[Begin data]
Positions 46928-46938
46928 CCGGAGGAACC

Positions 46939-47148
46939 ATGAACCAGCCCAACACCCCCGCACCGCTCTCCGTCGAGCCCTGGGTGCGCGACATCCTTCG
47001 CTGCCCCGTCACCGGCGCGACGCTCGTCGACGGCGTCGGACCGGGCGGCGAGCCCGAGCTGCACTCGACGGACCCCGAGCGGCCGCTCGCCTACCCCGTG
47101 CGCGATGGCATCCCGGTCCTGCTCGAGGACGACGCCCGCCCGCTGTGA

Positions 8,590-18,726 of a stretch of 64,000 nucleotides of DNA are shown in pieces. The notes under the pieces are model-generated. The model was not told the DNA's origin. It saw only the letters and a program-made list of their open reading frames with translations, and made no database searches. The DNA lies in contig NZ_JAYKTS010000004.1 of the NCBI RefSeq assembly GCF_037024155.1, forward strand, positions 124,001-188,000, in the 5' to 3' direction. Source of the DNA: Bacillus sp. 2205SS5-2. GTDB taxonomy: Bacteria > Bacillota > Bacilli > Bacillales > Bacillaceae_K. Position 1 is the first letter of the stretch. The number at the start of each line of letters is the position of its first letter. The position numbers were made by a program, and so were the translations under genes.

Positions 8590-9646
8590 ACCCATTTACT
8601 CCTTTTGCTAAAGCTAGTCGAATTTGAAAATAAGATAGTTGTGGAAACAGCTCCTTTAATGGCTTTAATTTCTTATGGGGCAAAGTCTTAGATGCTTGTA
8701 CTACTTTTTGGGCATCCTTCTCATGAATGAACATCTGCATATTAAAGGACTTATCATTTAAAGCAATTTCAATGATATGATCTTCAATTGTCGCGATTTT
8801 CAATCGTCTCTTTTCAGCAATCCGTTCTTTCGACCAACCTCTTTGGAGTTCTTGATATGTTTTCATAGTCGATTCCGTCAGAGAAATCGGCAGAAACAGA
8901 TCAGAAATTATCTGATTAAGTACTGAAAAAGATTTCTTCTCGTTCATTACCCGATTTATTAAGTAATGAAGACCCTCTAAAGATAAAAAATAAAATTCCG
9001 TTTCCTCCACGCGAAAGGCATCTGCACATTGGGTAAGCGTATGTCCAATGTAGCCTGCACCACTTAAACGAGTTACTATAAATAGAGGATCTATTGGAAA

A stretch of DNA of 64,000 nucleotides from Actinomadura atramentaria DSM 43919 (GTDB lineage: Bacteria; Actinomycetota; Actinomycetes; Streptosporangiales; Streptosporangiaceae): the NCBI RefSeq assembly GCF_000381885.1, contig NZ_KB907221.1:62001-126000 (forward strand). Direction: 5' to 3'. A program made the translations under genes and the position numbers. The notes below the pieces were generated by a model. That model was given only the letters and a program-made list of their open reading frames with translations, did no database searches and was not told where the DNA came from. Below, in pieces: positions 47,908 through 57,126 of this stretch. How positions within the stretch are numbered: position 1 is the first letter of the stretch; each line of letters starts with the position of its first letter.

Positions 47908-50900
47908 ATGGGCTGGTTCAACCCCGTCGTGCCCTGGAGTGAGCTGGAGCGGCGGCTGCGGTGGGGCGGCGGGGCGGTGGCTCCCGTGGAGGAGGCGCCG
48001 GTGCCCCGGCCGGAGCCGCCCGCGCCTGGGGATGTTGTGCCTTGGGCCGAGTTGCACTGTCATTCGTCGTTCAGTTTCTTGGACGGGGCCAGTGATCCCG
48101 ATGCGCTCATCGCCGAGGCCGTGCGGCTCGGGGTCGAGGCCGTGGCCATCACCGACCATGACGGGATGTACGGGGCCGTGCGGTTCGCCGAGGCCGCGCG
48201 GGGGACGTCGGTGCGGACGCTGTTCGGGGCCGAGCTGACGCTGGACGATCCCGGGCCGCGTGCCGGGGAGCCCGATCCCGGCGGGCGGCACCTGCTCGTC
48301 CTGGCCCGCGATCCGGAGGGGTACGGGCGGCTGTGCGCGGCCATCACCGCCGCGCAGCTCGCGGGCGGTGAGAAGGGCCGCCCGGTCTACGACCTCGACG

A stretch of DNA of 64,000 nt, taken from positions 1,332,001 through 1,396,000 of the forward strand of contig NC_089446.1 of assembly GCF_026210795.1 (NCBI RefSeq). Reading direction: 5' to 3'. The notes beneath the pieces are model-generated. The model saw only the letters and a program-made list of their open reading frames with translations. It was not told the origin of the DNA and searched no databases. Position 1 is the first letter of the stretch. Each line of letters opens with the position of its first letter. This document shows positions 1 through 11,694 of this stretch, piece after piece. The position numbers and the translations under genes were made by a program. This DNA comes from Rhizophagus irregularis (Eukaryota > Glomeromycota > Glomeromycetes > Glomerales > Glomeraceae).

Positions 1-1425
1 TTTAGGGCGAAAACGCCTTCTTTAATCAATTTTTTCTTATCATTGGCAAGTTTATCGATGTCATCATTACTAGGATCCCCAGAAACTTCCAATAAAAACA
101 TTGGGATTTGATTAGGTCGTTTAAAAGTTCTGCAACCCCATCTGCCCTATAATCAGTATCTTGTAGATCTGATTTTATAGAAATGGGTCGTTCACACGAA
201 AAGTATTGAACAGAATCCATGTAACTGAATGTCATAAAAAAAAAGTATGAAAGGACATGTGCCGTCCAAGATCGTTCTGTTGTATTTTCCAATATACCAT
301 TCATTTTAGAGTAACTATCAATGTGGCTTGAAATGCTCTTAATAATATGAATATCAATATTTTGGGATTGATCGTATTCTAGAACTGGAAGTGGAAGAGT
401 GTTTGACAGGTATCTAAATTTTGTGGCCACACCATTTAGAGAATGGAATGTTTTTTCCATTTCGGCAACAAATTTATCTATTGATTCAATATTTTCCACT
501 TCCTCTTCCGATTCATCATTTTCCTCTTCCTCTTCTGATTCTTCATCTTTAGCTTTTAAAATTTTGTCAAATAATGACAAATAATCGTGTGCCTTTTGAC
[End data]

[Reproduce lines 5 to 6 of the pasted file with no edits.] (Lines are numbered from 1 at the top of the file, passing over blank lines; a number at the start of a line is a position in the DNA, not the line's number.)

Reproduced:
47001 CTGCCCCGTCACCGGCGCGACGCTCGTCGACGGCGTCGGACCGGGCGGCGAGCCCGAGCTGCACTCGACGGACCCCGAGCGGCCGCTCGCCTACCCCGTG
47101 CGCGATGGCATCCCGGTCCTGCTCGAGGACGACGCCCGCCCGCTGTGA